Built on the old Dixie Highway and named after Kentucky explorer Daniel Boone, the historic Boone Tavern Hotel is located on College Square in Berea, Kentucky.
- Boone Tavern Hotel is owned by Berea College – first college in the southern US to be coeducational and racially integrated.
- Muhammed Ali’s father, Marcellus Clay, named his son for the White Kentucky anti-slavery crusader, Cassius Marcellus Clay, one Berea College’s founders.
- In 1904, the Kentucky state legislature passed the “Day Law” prohibiting the education of Black and White students together.
The Boone Tavern Hotel is owned by Berea College and operated with student workers from the College Labor Program. Students earn money for books, room and board but pay no tuition (valued at $25,500 per year), thanks to the generosity of donors who support Berea College’s mission of providing a free high quality education for students primarily from Appalachia who have high academic potential and limited financial resources.
Berea College was founded in 1855 by abolitionists John Gregg Fee and Cassius Marcellus Clay* as a liberal arts work college which charges no tuition. Berea was the first college in the southern United States to be coeducational and racially integrated. It has a full-participation work-study program where students are required to work at least 10 hours per week in campus and service jobs in over 130 departments.
In 1866, Berea’s first full year after the Civil War, it registered 187 students (96 African Americans and 91 Whites) who took preparatory study classes to ready them for college-level courses. In 1869, the first college students were admitted, and the first bachelor’s degrees were awarded in 1873.
The greatest heavyweight boxer of all time, Muhammed Ali was also born Cassius Marcellus Clay. His father Marcellus Clay, a sign painter named his son for the White Kentucky anti-slavery crusader. Cassius Marcellus Clay (1810-1903), a White abolitionist who was Kentucky’s greatest anti-slavery crusader and one of the founders of Berea College.
In 1904, the Kentucky state legislature’s passage of the “Day Law” disrupted Berea’s interracial education by prohibiting education of Black and White students together. The college challenged the law in state court and further appealed to the U.S. Supreme Court in Berea College v. Kentucky. When the college failed, the college had to become a segregated school, but it set aside funds to help establish the Lincoln Institute near Louisville to educate Black students. In 1925, famed advertiser Bruce Barton, a future congressman, sent a letter to 24 wealthy men in America to raise funds for the college. Every single letter was returned with a minimum of $1,000 in donations. In 1950, when the law was amended to allow integration of schools at the college level, Berea promptly resumed its integrated policies.
Boone Tavern Hotel features 63 guestrooms furnished with hand-made early American furniture made by Berea students in the College woodcraft shop. The Boone Tavern Restaurant is so well known for its long-standing tradition of excellent food that in 2003 it received the Duncan Hines Excellence in Hospitality Award. The Tavern’s spoonbread, a corn meal-based concoction, is so beloved, that the city holds an annual Spoon bread Festival.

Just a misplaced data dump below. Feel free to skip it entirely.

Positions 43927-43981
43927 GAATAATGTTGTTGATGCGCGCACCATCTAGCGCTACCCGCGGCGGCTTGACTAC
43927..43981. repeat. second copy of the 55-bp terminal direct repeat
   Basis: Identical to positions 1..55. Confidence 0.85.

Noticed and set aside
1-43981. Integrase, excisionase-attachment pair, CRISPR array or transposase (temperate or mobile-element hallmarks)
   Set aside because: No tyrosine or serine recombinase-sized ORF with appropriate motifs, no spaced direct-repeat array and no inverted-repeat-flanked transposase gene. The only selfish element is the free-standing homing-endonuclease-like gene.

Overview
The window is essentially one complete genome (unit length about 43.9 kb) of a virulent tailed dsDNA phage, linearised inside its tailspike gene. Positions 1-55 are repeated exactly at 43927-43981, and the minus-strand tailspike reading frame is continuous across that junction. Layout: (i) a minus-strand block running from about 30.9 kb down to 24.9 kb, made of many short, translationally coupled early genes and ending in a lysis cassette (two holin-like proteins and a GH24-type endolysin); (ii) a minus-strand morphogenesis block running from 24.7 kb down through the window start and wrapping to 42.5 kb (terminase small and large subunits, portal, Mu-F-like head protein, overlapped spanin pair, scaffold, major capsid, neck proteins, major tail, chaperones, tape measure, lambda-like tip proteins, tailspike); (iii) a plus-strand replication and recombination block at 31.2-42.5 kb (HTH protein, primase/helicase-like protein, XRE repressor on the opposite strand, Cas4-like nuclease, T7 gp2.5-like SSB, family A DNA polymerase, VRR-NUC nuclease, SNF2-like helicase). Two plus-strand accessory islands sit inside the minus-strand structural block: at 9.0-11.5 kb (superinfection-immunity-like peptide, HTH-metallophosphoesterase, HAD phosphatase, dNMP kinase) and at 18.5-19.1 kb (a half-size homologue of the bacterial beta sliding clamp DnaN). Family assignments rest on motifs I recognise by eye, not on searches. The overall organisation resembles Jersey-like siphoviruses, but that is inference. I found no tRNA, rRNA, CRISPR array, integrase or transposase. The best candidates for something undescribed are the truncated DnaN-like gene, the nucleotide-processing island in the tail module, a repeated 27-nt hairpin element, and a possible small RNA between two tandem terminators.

In order to support its extensive scholarship program, Berea College has one of the largest financial reserves of any American college when measured on a per-student basis. The endowment stands at $950 million, down from its 2007 height of $1.1 billion. The base of Berea College’s finances is dependent on substantial contributions from individuals, foundations, corporations that support the mission of the college and donations from alumni. A solid investment strategy increased the endowment from $150 million in 1985 to its current amount.
In 2010, the Boone Tavern Hotel was awarded LEED Gold certification by the U.S. Green Building Council making it the first LEED certified hotel in Kentucky. The Boone Tavern Hotel is a member of the Historic Hotels of America and is listed on the National Register of Historic Places.
Before the Civil War, Cassius Marcellus Clay wrote “For better or worse, the Black people are among us… We must educate them, for one day they will be part of our governing society.”
Stanley Turkel was designated as 2020 Historian of the Year by Historic Hotels of America, the official program of the National Trust for Historic Preservation, for which he was previously named in 2015 and 2014. Turkel is the most widely-published hotel consultant in the United States. He operates his hotel consulting practice serving as an expert witness in hotel-related cases, provides asset management and hotel franchising consultation. He is certified as a Master Hotel Supplier Emeritus by the Educational Institute of the American Hotel and Lodging Association. [email protected] 917-628-8549
His new book “Great American Hotel Architects Volume 2” has just been published.
Other Published Hotel Books:
- Great American Hoteliers: Pioneers of the Hotel Industry (2009)
- Built To Last: 100+ Year-Old Hotels in New York (2011)
- Built To Last: 100+ Year-Old Hotels East of the Mississippi (2013)
- Hotel Mavens: Lucius M. Boomer, George C. Boldt, Oscar of the Waldorf (2014)
- Great American Hoteliers Volume 2: Pioneers of the Hotel Industry (2016)
- Built To Last: 100+ Year-Old Hotels West of the Mississippi (2017)
- Hotel Mavens Volume 2: Henry Morrison Flagler, Henry Bradley Plant, Carl Graham Fisher (2018)
- Great American Hotel Architects Volume I (2019)
- Hotel Mavens: Volume 3: Bob and Larry Tisch, Ralph Hitz, Cesar Ritz, Curt Strand
All of these books can be ordered from AuthorHouse by visiting www.stanleyturkel.com and clicking on the book’s title.